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IAEA, ICTP Hold 14th Joint Nuclear Knowledge Management School


The 14th joint ICTP–IAEA School on Nuclear Knowledge Management, held on 30 July – 3 August 2018, in Trieste, Italy, had the highest level of women participation to date. (Photo: IAEA)

All applications of nuclear technology are based on nuclear knowledge. Helping Member States, especially developing countries, to obtain and manage this knowledge is central to the mandate of the IAEA. The Abdus Salam International Centre for Theoretical Physics (ICTP) and the IAEA have a long-standing cooperation in training young nuclear professionals on the development and implementation of nuclear knowledge management programmes (NKM) in nuclear science and technology organizations.

Organized by the two organizations since 2004, the joint Nuclear Knowledge Management School have so far trained more than 500 young professionals from 80 Member States.

This year’s one-week course, which took place last week, brought together 42 junior and mid-career professionals from 26 Member States at the ICTP in Trieste, Italy, with women participants making up 57% of all attendees, higher than ever.

Head of the IAEA’s Nuclear Knowledge Management Section, David Drury, said the NKM School is a great opportunity for participants from across the nuclear sector spectrum, such as operating organizations, regulators, non-nuclear power functions to learn about an integrated approach to nuclear knowledge management.

“The course is structured to ensure that the students get actively involved in projects and problem solving activities,” he said. “This helps them better understand how critical knowledge will move through an organization, familiarize themselves with competency mapping together with knowledge risk loss and the essential role leaders play in maintaining a strong and effective NKM programme.”

Key note addresses, case studies, group exercises and discussions guided participants to a better understanding of methodologies and practices of knowledge management systems.

“Since our country is building its first nuclear power plant and is in the process of developing associated manpower, the concept of nuclear knowledge management is new and very timely for us,” said participant Nashiyat Fyza, from the Department of Mechanical Engineering at the Bangladesh University of Engineering and Technology.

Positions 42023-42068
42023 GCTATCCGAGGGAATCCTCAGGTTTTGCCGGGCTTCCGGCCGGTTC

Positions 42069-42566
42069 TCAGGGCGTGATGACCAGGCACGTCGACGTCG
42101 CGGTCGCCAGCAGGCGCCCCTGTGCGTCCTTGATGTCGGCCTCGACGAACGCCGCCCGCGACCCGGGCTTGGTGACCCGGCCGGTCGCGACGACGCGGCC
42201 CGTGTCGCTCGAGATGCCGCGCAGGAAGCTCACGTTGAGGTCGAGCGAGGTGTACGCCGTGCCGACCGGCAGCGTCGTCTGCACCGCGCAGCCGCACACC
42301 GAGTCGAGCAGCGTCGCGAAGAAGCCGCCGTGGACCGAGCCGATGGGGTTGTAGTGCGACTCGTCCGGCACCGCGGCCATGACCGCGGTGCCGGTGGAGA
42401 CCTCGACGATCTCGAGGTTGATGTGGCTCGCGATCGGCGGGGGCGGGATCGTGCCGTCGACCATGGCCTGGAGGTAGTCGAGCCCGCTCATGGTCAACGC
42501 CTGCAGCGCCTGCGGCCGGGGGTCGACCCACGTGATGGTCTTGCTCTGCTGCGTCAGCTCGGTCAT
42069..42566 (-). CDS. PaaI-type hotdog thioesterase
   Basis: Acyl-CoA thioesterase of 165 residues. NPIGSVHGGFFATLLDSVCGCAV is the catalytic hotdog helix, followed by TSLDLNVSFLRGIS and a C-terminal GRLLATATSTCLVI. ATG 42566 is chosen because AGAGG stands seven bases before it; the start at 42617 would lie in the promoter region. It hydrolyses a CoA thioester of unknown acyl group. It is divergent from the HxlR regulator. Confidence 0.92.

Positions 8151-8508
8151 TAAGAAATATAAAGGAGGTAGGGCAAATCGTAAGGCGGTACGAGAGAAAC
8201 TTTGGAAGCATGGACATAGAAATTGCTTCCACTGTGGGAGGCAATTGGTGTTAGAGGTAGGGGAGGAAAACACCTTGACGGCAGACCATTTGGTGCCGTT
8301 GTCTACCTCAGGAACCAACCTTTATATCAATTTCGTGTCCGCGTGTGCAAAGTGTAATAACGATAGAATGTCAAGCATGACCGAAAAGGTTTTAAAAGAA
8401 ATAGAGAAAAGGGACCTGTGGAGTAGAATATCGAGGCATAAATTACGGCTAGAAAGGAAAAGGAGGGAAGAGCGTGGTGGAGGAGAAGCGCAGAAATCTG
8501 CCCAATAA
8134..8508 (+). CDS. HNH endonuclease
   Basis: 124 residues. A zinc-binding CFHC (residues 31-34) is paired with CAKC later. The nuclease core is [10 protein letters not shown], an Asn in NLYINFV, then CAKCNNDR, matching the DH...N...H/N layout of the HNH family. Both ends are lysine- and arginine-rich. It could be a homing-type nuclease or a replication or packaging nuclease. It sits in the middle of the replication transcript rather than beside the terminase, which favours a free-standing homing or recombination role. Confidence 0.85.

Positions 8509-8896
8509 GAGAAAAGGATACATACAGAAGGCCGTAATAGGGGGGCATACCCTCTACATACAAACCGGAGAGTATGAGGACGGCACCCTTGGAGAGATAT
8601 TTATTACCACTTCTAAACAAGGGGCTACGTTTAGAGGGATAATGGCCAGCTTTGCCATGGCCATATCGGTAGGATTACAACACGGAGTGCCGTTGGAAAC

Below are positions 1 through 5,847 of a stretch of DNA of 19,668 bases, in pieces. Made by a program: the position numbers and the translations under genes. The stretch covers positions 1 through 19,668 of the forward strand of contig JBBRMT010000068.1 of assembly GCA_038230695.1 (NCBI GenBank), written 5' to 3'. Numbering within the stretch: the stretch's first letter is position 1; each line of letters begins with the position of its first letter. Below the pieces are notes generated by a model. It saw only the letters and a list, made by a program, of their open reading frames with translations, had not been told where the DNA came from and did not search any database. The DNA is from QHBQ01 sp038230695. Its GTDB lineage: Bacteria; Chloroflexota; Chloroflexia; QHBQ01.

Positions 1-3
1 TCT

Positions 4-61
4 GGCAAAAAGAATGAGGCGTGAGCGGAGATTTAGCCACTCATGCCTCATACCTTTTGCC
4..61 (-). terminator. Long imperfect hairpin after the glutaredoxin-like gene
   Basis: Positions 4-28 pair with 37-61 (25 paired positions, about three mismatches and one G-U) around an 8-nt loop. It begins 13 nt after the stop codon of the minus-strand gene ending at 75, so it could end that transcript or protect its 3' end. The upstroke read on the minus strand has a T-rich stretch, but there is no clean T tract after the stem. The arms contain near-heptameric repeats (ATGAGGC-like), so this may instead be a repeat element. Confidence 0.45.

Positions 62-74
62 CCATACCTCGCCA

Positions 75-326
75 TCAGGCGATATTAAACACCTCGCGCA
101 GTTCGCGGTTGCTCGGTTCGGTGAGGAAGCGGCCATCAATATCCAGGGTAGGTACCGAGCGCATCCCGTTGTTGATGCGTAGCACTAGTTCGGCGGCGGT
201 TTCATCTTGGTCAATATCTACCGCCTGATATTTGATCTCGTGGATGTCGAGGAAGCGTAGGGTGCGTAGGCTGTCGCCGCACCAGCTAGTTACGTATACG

“I learned that NKM is a key element for an organization to run such megaprojects efficiently and safely,” she added. “I found the information on risk management of knowledge loss, especially the identifying factors, which I learned at this School, very important and easy to apply in practice.”

Since our country is building its first nuclear power plant and is in the process of developing associated manpower, the concept of nuclear knowledge management is new and very timely for us.
Nashiyat Fyza, Bangladesh University of Engineering and Technology

Participants of the 14th joint ICTP-IAEA School on Nuclear Knowledge Management during group exercises, 30 July - 3 August 2018, Trieste, Italy. (Photo: IAEA)

Ahmad Alshamsi, from Nawah Energy Company that will operate the Barakah Nuclear Power Plant in United Arab Emirates, emphasized that more professionals from nuclear operators must attend the school, especially those from human resources, document control and IT fields, to apply the obtained knowledge immediately in operations.

“The Roadmap for Knowledge Management Implementation gave me very practical understanding that equipped me with a concrete approach and strategy, an action plan to implement knowledge management in my company after I finish the course,” he said.

As a prerequisite to admission to the School, participants had to complete introductory e-learning modules on nuclear knowledge management through the IAEA’s Cyber Learning Platform for Network Education and Training (CLP4NET).

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